Revisiting the Syllabus

For a variety of reasons, we’re starting this year with a series on the syllabus. Most of us consider it an important course resource. We devote time and energy into its development; it’s frequently the tool we use to plan and revise our courses. But

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Classroom Climate and the Syllabus

Classroom climate “profoundly shapes” the experience of both instructor and students. That’s a claim made by two authors of a study that looked at syllabi from sociology courses to see what they said about classroom climate (Valentin & Grauerholz, 2019, p. 219). They found that

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A cutout of a rocket taking off against a pink backdrop, illustrating the notion of "course launch"

Suggestions for Successfully Launching a Course

The new academic year is fast approaching, and course preparations are either underway or on everyone’s mind. We begin every semester, every year, wanting all our courses to go well. Even more importantly, we want our students engaged and learning. And they begin each new

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Illustration of a touchscreen quiz

Prevent Student Errors with a Self-Paced Syllabus Quiz

Around an image of Yoda’s face, block letters urge, “Read the syllabus you must.” This meme represents a common complaint among college instructors, particularly those who teach online classes: that students do not follow syllabus instructions. In many on-campus classes, instructors devote at least several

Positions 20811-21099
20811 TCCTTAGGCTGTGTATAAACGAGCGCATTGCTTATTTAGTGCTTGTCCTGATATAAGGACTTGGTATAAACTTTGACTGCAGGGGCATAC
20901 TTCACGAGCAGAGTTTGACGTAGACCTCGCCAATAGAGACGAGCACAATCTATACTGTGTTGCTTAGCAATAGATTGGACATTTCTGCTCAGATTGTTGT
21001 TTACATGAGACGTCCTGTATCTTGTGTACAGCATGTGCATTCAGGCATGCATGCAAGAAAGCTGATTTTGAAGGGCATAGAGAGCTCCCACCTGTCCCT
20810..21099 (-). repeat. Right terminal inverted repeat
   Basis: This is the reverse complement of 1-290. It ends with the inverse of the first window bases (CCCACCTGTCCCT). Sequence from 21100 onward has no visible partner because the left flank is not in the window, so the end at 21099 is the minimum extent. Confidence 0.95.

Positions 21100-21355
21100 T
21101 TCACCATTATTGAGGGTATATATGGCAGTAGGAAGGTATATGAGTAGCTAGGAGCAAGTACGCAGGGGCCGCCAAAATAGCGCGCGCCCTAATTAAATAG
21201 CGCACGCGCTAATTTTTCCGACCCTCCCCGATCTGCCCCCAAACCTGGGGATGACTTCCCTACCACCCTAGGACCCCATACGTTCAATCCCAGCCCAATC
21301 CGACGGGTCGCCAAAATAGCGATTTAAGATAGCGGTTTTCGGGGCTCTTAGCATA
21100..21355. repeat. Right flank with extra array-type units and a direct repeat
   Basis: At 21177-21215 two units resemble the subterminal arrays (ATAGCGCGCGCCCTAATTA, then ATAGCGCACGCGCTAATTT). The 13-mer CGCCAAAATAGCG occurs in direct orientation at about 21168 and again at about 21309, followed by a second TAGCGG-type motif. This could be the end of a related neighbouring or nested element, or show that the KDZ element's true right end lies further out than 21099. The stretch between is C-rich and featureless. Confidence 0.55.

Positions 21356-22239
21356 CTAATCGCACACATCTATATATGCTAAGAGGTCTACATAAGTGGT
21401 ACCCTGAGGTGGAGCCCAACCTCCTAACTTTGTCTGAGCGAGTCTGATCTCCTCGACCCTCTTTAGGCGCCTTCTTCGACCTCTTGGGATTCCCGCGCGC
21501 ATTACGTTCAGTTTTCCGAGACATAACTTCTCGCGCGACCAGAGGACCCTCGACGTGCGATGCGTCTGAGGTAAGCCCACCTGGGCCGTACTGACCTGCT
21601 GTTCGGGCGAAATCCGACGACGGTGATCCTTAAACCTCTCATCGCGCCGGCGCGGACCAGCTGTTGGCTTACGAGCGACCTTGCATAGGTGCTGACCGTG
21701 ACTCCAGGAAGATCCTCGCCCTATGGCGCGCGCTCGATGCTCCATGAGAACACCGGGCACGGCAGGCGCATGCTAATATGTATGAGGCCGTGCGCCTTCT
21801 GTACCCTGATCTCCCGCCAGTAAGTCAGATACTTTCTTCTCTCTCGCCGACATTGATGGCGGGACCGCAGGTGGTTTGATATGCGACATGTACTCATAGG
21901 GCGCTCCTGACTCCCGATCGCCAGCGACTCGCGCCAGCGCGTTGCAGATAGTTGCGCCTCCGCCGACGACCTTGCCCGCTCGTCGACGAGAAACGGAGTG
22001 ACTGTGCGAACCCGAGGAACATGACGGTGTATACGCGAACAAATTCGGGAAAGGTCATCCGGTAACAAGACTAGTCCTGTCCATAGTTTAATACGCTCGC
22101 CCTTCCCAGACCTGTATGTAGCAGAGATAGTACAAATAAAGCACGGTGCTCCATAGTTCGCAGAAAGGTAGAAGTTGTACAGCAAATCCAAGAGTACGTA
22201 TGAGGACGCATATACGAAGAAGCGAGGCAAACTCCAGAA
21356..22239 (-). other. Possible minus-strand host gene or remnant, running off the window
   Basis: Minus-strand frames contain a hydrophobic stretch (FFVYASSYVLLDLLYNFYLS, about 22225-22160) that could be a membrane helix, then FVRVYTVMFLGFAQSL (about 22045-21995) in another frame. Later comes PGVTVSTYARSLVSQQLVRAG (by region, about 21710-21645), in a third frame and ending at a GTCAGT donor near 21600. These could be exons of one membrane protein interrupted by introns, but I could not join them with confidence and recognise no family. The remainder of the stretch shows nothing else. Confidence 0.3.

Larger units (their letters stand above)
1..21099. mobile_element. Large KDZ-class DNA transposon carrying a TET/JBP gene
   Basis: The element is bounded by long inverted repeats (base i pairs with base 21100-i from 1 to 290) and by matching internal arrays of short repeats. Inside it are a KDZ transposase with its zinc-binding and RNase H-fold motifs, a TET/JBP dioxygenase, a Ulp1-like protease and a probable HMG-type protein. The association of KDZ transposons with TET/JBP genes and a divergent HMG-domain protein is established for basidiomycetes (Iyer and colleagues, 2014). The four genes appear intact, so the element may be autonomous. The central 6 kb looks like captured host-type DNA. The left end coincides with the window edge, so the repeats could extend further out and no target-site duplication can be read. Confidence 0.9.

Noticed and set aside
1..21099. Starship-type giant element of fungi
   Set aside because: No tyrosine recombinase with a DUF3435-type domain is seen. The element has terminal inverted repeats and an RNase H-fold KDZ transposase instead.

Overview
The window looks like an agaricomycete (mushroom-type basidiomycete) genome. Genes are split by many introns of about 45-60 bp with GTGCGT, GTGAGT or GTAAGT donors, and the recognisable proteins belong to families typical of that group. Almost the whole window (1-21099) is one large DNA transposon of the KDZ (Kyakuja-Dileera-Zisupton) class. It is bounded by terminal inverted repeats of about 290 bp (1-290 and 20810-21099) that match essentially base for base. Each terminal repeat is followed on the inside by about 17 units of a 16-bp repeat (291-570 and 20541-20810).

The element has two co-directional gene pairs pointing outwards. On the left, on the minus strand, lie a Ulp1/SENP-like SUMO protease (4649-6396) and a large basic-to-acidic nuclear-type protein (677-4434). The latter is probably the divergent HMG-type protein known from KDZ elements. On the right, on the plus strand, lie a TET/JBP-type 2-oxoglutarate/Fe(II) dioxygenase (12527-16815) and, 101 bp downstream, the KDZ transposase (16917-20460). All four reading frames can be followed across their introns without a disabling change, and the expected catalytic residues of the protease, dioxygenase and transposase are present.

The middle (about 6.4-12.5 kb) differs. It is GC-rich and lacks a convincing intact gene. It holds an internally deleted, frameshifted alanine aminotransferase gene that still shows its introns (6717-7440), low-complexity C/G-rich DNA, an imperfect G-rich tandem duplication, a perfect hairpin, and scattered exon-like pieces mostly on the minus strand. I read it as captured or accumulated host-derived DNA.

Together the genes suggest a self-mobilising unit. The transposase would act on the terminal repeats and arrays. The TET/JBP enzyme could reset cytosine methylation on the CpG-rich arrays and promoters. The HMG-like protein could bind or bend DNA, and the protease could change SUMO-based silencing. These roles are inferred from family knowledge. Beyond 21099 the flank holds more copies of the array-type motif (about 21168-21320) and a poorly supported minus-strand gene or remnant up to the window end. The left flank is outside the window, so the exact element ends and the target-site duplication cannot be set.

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syllabus as road map

What Role Does Your Syllabus Play?

I sometimes worry that we don’t think about the syllabus as expansively and creatively as we could. We focus, almost exclusively it seems to me, on what should be on it—the information and details it should contain. We do much less thinking about the role

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what message does your syllabus send

Send the Right Message with Your Syllabus

Instructors spend a considerable amount of time planning the topics, content, and activities in their courses, but comparatively little time thinking about the syllabus. The syllabus often is treated as an afterthought at the end of course development and is used to summarize basic information

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rethinking policies that stifle creativity

Rethinking Policies That Stifle Student Learning

“I’d rather learn from one bird how to sing than teach ten thousand stars how not to dance.” That line from an e e cummings poem has been following me around all week.

So much of our educational system is wrapped in how-not-to’s. How not

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Too many course policies?

Examining Our Course Policies

Recent pedagogical interests have me wading through research on multi-tasking and revisiting what’s happening with cheating. In both cases, most of us have policies that prohibit, or in the case of electronic devices, curtail the activity. Evidence of the ineffectiveness of policies in both areas

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Writing an effective syllabus

As You’re Preparing the Syllabus . . .

The “find and replace” feature in Word quickly makes an old syllabus ready for a new course. Use it too many times and thinking about the course settles into a comfortable rut. Yes, we may change more than just the dates, but when was the

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